Aug 29, 2015; Green Bay, WI, USA; Green Bay Packers running back John Crockett (38) rushes with the football as Philadelphia Eagles defensive back Jerome Couplin III (21) defends during the fourth quarter at Lambeau Field. Mandatory Credit: Jeff Hanisch-USA TODAY Sports
Over the past year, Jerome Couplin has become one of my favorite developmental prospects on the roster. If you’d like to know why, look no further than this passage from Forbes.com:
"Physically, Couplin is a freak of nature. Standing at 6’2 and 215 lbs. he is in the mold of new big and quick defensive backs such as Seattle Seahawk Kam Chancellor. At his Pro Day on March 18, Couplin ran the 40 yard dash in 4.5 seconds. He also had a vertical of 41.5 inches and a standing broad jump of 11 feet 2 inches, all accomplished outside in rainy, 32 degree conditions. But it’s when the ball is in the air that Couplin earns his nickname. Much like the “Osprey,” Couplin has an 81 inch wingspan, which means that he can practically touch his knees when standing straight up. Coupled with his jumping ability, Couplin’s physical attributes are a defensive coordinator’s dream. To put it into perspective, Couplin can catch a football 13 feet in the air (the top of a basketball backboard), or dive for a football a car length away. His Pro day results in the 40 yard dash, three cone drill, and bench press numbers tied or beat the projected top two safeties in this year’s draft (Alabama’s Ha‘Sean “Ha-Ha” Clinton Dix and Louisville’s Calvin Pryor ). Couplin’s results in the standing broad jump are the best for a safety in the last 10 years at the combine and his vertical would have been first among safeties at this year’s combine."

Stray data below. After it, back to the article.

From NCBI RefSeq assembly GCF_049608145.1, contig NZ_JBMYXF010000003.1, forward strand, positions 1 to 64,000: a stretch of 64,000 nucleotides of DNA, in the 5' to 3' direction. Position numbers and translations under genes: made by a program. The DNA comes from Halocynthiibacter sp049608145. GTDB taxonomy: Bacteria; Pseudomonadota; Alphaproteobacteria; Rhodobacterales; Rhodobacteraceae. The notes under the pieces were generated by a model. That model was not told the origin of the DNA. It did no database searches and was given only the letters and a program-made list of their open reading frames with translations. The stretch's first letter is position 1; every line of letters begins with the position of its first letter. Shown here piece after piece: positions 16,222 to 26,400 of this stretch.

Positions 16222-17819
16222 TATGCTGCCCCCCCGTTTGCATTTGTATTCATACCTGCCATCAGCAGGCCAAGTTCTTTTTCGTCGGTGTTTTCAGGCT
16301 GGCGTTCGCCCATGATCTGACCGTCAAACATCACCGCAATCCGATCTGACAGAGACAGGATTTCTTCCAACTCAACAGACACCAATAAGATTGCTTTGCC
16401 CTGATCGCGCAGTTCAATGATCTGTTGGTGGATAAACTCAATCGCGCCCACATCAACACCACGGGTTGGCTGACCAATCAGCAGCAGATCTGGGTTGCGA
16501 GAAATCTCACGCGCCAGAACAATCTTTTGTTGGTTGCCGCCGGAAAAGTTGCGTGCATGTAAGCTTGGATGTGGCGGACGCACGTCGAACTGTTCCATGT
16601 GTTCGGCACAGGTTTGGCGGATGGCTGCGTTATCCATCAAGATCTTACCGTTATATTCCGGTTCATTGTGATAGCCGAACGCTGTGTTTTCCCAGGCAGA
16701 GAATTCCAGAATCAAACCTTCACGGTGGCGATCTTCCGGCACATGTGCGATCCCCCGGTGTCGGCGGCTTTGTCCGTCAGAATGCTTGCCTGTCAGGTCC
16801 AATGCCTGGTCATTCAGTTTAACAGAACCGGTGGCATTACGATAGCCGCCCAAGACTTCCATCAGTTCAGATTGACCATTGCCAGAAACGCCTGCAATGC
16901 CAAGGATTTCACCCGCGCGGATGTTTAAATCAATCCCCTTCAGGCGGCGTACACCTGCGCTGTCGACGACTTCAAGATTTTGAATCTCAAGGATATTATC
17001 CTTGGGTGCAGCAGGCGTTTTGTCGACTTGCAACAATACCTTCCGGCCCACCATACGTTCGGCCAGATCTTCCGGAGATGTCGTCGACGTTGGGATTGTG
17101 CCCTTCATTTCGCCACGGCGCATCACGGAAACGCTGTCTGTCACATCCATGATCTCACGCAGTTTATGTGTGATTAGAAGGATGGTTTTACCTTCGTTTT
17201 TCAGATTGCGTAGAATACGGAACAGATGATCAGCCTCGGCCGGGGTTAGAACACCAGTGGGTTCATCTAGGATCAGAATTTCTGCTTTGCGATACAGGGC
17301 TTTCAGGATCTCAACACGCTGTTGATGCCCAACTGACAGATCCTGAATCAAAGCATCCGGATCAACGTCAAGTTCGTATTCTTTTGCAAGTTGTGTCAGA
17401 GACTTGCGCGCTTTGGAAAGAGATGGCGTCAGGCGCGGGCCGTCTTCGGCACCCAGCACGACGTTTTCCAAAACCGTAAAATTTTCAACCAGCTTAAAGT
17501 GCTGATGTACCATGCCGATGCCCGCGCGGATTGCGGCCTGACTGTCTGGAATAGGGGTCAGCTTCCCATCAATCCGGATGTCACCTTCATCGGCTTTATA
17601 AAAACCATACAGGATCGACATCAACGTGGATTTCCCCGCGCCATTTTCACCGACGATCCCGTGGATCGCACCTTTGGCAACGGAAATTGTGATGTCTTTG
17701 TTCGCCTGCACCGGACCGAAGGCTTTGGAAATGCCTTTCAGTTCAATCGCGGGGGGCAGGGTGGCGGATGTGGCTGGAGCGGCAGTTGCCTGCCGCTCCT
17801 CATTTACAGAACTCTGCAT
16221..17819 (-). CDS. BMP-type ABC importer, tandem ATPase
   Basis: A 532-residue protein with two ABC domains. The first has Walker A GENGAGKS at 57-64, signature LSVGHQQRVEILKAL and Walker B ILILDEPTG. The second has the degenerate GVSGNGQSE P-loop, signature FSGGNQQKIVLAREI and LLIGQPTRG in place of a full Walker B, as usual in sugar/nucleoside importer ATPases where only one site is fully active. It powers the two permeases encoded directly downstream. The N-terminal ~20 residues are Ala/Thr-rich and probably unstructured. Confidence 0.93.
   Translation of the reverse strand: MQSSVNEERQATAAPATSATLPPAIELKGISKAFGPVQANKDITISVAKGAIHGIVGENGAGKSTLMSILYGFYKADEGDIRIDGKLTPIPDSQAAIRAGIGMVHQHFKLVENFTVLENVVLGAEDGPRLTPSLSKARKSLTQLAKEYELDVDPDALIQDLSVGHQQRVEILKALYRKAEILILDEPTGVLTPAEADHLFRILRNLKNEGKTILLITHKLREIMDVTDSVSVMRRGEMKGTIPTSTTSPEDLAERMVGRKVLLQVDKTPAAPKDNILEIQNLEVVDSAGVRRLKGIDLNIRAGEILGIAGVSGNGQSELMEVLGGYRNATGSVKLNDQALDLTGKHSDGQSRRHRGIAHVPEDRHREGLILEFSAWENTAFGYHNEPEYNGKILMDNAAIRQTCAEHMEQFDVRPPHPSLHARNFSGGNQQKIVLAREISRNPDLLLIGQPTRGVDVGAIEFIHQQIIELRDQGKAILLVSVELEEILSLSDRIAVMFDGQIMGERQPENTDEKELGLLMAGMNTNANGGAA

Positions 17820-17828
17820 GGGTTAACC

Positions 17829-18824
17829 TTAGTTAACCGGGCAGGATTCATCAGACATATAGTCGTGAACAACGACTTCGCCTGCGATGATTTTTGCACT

And then there’s this highlight reel:
Couplin’s freakish measurables and athleticism are apparent, yet he still has a way to go to become a proficient coverage safety. Regardless, the staff appears high on Couplin, and he’s really flashed at times this summer. Couplin has been a menace around the line of scrimmage during the games, and could be a real asset as a special teamer and potential starter down the road. If the staff is going to gamble on a young and talented player, Couplin is the way to go. Safety is a weak position, and lacks any compelling rotational players beyond the starters. Chris Maragos and Chris Prosinski are special teams assets, but are hardly players you want taking starter’s snaps.
Next: Ed Reynolds